May 02 Have you ever been sold a wrench when you needed a hammer?
The other day my wife mentioned to me that our oldest daughter couldn’t stop talking about a doll house she played with over at a friend’s house. She thought it would be a good idea to get her one for her birthday. She asked if I would be willing to make her one, so like any man, I answered with a resounding “YES! That will be easy and fun!”. I quickly came to the realization that I had no clue where to begin. So, I did some quick research on how to build a doll house, and went to my local hardware shop to talk to some experts about which tools I would need. I purchased the recommended tools and thought I was ready to go. Once I started the project though, I quickly realized that the tools I had purchased were not going to be the right ones for the job. The tools that were recommended to me were the wrong tools!
The doll house tool confusion could have happened for a myriad of reasons, but I suspect that there was a miscommunication that led to me being misunderstood and sold the wrong tools. How often do we think other individuals we are talking to fully understand what we are asking or saying?
I recently had the opportunity to do a policy review for a prospective client. As I was doing my policy review, I noticed that the policy had a “Premise Pollution Endorsement” on it. Prior to doing my review, I had acquired information on the business. The insured had mentioned to me that all of the general contractors that he works with require him to have pollution coverage at every job sites he steps foot on. As I read this coverage, line by line, I quickly discovered that the pollution coverage this insured had been sold was not going to provide the coverage he needed to satisfy his contracts. The “Premise Pollution Endorsement” clearly stated that pollution coverage would only apply to the locations listed on the policy. Job sites are not listed on this endorsement, therefore, no coverage would apply if a pollution claim had occurred. The coverage that was needed was “Contractor’s Pollution Coverage”, which would provide pollution coverage for each job site the insured conducted business on.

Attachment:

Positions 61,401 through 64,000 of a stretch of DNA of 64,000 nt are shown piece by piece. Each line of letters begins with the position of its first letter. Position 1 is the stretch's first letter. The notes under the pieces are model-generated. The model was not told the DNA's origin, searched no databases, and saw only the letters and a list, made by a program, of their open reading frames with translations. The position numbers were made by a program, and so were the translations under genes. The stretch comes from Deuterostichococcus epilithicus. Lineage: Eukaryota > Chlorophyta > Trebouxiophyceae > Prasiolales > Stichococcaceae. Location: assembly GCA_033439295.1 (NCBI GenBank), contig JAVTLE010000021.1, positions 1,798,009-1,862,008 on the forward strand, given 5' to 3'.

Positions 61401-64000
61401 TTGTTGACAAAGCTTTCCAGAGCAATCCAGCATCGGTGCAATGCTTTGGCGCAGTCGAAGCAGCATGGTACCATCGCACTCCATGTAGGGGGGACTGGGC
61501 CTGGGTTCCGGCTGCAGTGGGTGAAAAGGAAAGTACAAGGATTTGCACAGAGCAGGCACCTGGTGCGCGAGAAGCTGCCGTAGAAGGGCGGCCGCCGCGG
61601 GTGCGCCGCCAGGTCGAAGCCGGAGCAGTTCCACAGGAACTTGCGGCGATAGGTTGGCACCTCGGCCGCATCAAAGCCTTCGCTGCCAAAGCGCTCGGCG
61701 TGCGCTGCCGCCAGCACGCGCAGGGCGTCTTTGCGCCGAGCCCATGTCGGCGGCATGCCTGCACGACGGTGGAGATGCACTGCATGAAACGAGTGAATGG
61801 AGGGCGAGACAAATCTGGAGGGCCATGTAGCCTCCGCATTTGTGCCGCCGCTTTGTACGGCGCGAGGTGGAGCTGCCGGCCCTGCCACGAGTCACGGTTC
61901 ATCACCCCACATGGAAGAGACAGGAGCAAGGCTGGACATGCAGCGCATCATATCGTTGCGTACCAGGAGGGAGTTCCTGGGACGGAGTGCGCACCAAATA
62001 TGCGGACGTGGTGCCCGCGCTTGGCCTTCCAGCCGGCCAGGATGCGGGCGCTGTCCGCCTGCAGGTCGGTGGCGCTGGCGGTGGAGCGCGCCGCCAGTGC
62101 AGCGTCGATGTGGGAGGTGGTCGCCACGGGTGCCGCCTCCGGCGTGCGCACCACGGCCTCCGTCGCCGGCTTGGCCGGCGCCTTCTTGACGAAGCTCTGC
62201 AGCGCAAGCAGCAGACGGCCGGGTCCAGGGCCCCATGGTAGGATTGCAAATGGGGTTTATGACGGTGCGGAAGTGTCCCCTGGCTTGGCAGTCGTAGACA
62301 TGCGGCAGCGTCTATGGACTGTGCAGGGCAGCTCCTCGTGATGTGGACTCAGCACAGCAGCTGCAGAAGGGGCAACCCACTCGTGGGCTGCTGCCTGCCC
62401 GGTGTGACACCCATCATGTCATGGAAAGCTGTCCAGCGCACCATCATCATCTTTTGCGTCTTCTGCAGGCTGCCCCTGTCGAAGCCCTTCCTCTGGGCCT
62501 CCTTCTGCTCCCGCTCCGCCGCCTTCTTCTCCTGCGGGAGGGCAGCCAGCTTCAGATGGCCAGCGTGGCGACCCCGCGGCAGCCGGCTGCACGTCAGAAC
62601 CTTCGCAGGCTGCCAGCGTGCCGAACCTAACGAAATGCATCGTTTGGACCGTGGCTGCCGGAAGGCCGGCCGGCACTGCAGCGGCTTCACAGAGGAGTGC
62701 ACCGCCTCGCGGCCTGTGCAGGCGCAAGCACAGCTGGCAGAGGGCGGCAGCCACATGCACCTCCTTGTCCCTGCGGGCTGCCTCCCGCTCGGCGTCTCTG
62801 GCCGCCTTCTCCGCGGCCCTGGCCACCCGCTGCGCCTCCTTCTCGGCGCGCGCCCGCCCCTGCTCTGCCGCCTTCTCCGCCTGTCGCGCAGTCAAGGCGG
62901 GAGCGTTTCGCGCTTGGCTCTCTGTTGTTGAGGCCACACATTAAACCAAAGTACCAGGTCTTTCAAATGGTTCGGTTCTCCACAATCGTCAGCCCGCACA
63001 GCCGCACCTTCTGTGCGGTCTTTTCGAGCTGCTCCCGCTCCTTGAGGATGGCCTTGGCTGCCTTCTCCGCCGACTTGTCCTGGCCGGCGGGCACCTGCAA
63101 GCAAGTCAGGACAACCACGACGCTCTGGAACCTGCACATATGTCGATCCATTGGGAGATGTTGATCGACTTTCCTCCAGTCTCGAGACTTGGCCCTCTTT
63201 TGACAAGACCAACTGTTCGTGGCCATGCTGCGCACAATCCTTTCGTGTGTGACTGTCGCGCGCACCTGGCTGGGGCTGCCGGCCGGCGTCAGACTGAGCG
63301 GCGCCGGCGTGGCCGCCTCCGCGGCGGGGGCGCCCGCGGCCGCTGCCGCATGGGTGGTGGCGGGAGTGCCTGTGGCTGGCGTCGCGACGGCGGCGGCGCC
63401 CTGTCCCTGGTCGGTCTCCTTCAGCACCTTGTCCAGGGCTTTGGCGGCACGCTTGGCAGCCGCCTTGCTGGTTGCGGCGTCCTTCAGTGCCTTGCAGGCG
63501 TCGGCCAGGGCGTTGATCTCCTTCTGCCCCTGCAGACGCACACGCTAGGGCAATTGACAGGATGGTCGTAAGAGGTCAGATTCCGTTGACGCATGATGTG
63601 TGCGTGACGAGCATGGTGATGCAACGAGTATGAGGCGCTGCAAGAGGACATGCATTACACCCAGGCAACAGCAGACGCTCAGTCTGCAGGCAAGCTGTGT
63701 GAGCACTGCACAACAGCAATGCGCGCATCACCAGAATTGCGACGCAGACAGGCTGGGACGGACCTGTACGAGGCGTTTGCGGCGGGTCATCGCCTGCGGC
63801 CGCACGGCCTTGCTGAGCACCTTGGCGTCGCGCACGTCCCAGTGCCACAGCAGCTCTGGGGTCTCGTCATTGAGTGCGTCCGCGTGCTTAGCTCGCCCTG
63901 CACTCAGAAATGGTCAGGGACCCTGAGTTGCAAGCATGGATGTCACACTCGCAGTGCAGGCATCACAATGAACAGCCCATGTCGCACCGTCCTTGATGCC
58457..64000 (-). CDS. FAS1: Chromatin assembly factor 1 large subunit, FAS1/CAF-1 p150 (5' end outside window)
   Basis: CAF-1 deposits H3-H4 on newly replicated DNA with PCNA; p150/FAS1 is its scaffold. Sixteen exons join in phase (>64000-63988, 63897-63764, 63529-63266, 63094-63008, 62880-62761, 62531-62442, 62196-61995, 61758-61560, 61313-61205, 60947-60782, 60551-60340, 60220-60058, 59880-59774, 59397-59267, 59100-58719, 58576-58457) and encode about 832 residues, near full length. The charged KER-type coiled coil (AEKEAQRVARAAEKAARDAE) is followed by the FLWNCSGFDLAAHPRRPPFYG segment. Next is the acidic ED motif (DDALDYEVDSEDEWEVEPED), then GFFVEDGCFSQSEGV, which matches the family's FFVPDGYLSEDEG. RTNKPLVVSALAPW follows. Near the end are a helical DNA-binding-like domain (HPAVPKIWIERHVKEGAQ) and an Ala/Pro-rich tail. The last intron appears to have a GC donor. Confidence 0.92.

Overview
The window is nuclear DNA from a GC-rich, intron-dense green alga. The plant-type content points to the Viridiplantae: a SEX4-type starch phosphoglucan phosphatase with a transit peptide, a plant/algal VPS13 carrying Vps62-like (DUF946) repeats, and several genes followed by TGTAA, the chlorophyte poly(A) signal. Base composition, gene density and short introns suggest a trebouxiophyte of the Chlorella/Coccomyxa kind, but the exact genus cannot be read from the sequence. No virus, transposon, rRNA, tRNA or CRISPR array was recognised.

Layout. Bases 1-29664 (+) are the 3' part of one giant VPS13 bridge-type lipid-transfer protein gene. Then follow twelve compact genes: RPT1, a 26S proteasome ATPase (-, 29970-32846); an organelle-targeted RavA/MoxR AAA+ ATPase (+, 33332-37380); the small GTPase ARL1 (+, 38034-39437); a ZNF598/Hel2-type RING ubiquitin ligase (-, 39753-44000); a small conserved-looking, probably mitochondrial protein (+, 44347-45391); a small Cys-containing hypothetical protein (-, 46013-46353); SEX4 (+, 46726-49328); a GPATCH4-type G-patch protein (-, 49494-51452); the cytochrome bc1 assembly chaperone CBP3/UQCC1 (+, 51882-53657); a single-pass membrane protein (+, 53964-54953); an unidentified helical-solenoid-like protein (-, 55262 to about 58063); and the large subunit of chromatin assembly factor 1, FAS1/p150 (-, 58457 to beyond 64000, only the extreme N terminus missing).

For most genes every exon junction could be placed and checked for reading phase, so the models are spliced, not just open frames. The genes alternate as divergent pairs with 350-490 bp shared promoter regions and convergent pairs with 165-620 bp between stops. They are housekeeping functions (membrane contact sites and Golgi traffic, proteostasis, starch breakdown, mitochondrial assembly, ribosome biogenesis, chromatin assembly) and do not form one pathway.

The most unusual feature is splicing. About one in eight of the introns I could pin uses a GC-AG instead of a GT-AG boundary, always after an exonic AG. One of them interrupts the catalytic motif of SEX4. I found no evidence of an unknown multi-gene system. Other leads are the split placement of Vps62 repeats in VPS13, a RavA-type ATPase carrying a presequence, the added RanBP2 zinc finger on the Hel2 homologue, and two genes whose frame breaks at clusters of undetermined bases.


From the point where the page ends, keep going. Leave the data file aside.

As simple as this may seem, it happens all the time in our industry. Just as I was sold certain tools that didn’t fulfill my needs in building a doll house, insurance policies may be sold to you that don’t fulfill your needs. Miscommunication can happen often with the underwriting process. This is why at Stratford Insurance Group, we make sure to review the policies of both prospective clients and current clients every time a new or renewal policy comes into our office. It is our way of making sure each of our clients stay on their path to protection.